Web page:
Travel

Discovering the Lost City of Heracleion

BY Egyptian Streets TIMEOctober 23, 2014 PRINT

Article originally published at www.egyptianstreets.com

For centuries, the city of Heracleion has been shrouded in myth and thought to be a legend. The city, visited by Paris and Helen of Troy, and mentioned by numerous ancient historians such as Diodorus and Herodotus, had been lost for nearly 1,200 years until French archaeologist Franck Goddio discovered it in 2000.

Thought to have been initially founded in 12th Century BC, the city, also known as Thonis, disappeared deep beneath the surface of the earth 1,200 years ago. Today, the mythical city’s treasures continue to be unearthed. Among the lost treasures found mere kilometres off the coast of Alexandria are giant statues, slabs of stones with ancient Greek and Egyptian inscriptions, dozens of ships, gold coins, bronze statues and more. Below is a collection of photographs taken by Franck Goddio and Christoph Gerigk of what has so far been discovered.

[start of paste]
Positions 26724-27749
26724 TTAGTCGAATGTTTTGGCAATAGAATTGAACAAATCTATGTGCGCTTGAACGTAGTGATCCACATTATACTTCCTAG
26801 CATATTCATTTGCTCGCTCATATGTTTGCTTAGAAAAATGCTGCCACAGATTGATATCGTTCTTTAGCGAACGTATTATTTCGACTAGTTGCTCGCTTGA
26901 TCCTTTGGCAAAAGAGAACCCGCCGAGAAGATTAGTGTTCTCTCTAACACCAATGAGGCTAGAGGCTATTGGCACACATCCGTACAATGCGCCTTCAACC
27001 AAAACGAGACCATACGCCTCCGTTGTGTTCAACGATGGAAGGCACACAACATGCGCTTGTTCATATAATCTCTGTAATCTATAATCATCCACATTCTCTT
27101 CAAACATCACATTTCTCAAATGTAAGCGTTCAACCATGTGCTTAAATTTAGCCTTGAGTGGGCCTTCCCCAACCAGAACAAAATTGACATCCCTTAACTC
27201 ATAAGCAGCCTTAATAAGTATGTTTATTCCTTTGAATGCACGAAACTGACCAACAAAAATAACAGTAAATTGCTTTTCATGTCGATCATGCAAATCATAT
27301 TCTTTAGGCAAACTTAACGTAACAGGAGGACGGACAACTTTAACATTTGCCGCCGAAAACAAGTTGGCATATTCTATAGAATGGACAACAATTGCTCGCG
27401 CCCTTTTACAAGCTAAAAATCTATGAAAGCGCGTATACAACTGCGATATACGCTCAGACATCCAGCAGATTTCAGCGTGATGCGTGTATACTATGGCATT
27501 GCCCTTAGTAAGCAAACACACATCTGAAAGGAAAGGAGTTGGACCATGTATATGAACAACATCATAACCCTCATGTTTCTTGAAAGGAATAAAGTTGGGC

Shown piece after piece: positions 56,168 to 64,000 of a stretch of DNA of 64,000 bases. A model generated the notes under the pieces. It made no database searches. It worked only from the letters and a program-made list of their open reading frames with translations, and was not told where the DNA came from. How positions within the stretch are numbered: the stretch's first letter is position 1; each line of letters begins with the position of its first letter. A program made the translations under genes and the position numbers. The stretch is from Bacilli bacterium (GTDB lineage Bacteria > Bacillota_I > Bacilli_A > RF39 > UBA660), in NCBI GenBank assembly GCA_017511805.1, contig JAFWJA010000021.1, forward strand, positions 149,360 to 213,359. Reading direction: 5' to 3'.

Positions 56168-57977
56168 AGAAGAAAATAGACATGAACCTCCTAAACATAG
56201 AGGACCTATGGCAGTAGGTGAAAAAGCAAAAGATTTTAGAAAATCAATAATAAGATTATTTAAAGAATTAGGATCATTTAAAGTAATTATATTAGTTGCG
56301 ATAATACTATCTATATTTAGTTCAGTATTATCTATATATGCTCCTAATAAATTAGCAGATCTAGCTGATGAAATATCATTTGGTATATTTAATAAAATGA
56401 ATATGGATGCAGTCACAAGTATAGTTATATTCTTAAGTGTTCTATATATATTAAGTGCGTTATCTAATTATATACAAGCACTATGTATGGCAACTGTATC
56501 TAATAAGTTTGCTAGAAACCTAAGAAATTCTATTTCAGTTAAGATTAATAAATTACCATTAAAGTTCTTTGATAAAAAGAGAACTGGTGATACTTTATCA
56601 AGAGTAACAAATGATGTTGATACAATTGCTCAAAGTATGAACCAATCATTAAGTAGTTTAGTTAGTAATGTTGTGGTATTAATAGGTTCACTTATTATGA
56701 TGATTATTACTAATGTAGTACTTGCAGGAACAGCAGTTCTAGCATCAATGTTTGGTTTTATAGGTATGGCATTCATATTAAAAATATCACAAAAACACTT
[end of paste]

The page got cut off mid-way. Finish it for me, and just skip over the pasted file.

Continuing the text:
Christoph Gerigk/Franck Goddio/Hilti Foundation
Christoph Gerigk/Franck Goddio/Hilti Foundation

 

A 5.4 meter statue of Hapi, god of flooding of the Nile. This is the largest statue dedicated to Hapi that has ever been found.

 

Christoph Gerigk/Franck Goddio/Hilti Foundation
Christoph Gerigk/Franck Goddio/Hilti Foundation

 

A giant granite statue of a Pharaoh.

 

Christoph Gerigk/Franck Goddio/Hilti Foundation
Christoph Gerigk/Franck Goddio/Hilti Foundation

A Greco-Egyptian statue thought to represent Cleopatra II or Cleopatra II as the goddess Isis.

 

Christoph Gerigk/Franck Goddio/Hilti Foundation
Christoph Gerigk/Franck Goddio/Hilti Foundation

A 4.8 meter statue of an unidentified Ptolemaic queen.

 

Christoph Gerigk/Franck Goddio/Hilti Foundation
Christoph Gerigk/Franck Goddio/Hilti Foundation

Archaeologist Frank Goddio with the Heracleion

 

Christoph Gerigk/Franck Goddio/Hilti Foundation
Christoph Gerigk/Franck Goddio/Hilti Foundation

A monolithic chapel dating to the Ptolemaic period.

 

Christoph Gerigk/Franck Goddio/Hilti Foundation
Christoph Gerigk/Franck Goddio/Hilti Foundation

 

One of the smaller treasures found in the depths of the sea

 

Christoph Gerigk/Franck Goddio/Hilti Foundation
Christoph Gerigk/Franck Goddio/Hilti Foundation

 

A recreation of what the city is thought to have looked like before it sank.

This article was originally published on Egyptian Streets.

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